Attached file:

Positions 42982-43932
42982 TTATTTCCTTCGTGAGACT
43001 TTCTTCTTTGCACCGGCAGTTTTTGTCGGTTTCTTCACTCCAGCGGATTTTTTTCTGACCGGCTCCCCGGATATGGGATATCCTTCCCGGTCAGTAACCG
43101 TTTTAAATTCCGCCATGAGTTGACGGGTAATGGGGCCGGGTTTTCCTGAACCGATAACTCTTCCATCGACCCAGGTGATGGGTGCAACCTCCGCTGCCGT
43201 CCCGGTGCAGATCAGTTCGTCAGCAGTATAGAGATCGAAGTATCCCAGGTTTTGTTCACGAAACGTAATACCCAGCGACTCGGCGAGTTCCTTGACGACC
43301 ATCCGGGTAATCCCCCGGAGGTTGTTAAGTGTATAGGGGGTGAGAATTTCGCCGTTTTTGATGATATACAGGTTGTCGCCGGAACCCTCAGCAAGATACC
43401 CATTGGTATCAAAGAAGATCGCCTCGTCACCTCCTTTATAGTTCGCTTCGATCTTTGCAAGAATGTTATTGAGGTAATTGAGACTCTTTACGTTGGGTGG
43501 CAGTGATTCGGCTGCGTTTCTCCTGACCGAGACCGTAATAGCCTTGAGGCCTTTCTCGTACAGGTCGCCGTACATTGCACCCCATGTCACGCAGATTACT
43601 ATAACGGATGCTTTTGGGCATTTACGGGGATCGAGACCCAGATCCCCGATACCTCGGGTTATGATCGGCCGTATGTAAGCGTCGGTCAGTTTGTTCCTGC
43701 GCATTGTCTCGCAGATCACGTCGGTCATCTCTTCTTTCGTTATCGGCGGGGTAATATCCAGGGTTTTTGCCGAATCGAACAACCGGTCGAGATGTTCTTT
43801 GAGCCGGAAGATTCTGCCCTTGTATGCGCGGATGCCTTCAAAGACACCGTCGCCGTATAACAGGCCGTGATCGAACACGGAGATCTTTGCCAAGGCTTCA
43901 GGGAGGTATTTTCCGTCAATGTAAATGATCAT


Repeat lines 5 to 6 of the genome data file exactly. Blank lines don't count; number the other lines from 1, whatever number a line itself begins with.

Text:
43201 CCCGGTGCAGATCAGTTCGTCAGCAGTATAGAGATCGAAGTATCCCAGGTTTTGTTCACGAAACGTAATACCCAGCGACTCGGCGAGTTCCTTGACGACC
43301 ATCCGGGTAATCCCCCGGAGGTTGTTAAGTGTATAGGGGGTGAGAATTTCGCCGTTTTTGATGATATACAGGTTGTCGCCGGAACCCTCAGCAAGATACC